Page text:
The One

I remember hearing the stories of how my grandparents met. How they smiled at one another from across a crowded dance floor and how quickly they decided to marry and start a family shortly after. And I remember thinking, “Wow, were they lesbians, too?”

I jest.

Actually I thought, “Wow, they just knew.” I’ve always found myself wrapped up in tales of romance and finding “the one,” just as my grandparents did so easily. I secretly watch romantic movies pretending I’m the girl who gets swept off her feet by the leading lady who always ends up being Mariska Hargitay. It’s so weird how she’s in all of my movies.

The problem with romantic movies, however, is that they’re not always realistic. Most offer a snippet of the highs within the ebb and flow of a real love story. Unless you’re thinking of Titanic or Brokeback Mountain, in which case make you want to avoid love all together. Rose said she’d never let go.

Rose lied.

What do we think happened after Sleepless in Seattle was over? Do we think Annie and Sam lived happily ever after? Was Jonah the perfect son? We will never know but we were all so happy when they finally met up at the end of the movie, weren’t we? My guess is Annie discovered Sam had to sleep with a CPAP machine and even though he accepted her restless leg syndrome and her terrible laugh, she found it hard to be intimate with him after seven months. She later became addicted to Instagram and it inevitably tore them apart.

I wasn’t always this cynical.

I used to be a hopeless romantic. I may still be somewhere underneath layers of sarcasm deriving from disappointments and heart-wrenching break-ups. That’s what happens when your expectations transcend reality. It’s hard being a romantic in a hookup/microwave love society. It’s even harder being a loud, emotionally expressive Italian woman attracted to older women who just want peace and quietude at this point in their lives.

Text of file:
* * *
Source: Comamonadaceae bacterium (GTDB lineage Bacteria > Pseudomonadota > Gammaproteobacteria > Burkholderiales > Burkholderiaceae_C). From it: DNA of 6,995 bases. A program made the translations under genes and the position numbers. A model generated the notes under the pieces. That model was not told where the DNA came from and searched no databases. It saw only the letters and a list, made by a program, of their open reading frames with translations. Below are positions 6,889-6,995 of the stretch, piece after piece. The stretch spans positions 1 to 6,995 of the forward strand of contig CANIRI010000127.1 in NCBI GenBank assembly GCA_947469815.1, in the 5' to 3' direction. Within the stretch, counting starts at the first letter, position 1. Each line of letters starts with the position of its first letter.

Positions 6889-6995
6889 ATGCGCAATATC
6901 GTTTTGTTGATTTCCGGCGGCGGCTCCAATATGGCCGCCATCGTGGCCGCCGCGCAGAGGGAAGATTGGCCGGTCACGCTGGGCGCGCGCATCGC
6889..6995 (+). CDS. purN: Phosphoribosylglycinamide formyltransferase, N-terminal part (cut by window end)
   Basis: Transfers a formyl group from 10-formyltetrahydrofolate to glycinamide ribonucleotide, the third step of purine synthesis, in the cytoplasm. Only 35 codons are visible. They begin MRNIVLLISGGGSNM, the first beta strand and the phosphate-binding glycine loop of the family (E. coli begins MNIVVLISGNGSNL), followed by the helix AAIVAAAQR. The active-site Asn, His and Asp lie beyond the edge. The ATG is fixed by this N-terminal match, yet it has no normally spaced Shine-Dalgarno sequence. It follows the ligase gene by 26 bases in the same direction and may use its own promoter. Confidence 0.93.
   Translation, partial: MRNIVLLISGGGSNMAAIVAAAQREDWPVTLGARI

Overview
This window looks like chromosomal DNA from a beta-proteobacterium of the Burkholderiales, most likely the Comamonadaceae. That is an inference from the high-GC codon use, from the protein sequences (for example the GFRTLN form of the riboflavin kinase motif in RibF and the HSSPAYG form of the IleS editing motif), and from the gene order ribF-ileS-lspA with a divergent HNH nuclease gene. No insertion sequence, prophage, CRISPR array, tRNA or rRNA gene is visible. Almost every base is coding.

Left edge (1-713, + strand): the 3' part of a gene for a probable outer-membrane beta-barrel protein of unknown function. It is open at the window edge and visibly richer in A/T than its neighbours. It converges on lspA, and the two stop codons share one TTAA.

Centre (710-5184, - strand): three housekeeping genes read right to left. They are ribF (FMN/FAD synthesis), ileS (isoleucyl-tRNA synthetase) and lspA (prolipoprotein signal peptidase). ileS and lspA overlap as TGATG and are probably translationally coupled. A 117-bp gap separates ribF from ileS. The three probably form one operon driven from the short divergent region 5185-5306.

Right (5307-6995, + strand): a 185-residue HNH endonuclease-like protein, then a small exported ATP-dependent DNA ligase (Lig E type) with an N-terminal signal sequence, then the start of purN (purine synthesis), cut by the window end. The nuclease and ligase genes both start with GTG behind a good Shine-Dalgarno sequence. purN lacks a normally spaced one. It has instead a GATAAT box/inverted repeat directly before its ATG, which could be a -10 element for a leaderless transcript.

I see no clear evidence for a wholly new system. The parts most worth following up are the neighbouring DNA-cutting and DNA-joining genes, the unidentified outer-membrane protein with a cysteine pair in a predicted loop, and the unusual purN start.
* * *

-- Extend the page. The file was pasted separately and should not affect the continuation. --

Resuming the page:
I have to wonder now if it was really love at first sight or if my Grandfather was the only man on the dance floor all those years ago. I’d like to believe my Grandmother would have swiped right for him on Tinder despite a pool of other men on PlentyOfFish. Thankfully she never had to contend with such options. Of one thing I’m certain; she would have slapped the phone out of her date’s hand if he was rude enough to take a call whilst wooing her. Everyone knows you wait until marriage before you start ignoring your partner.

I still daydream about finding my person. My “one” who will love and support me unconditionally. I’m just not sure she’s actually out there.

What happened to courting? Was it cock-blocked by Grindr? For men, I believe it was. For women I’d like to create an equivalent mobile app called Cuddlr, which will send alerts when other women are close in proximity so I can become rich off all the ladies who just want to lay around and talk about their exes when feeling lonely: “Karen is 72 meters away and needs to be held.”

Lately, friends have been pressuring me to start dating again, suggesting that I’ve become jaded. Listen, I thought I was dating someone a while ago. We’d been intimate and exclusive for almost a year when she informed me that we weren’t a couple. “What makes you think we’re in a relationship,” she asked. “Oh, I don’t know, babe, maybe because you’ve been closer to my cervix than a team of gynecologists this past year.”

After that I gave up.

I don’t understand these new rules, I’m still old school at heart. All I know for sure is that dating after age 35 is basically HPV dodgeball, and that still sounds more exciting than having to share stories of my food allergies over dinner with a new date.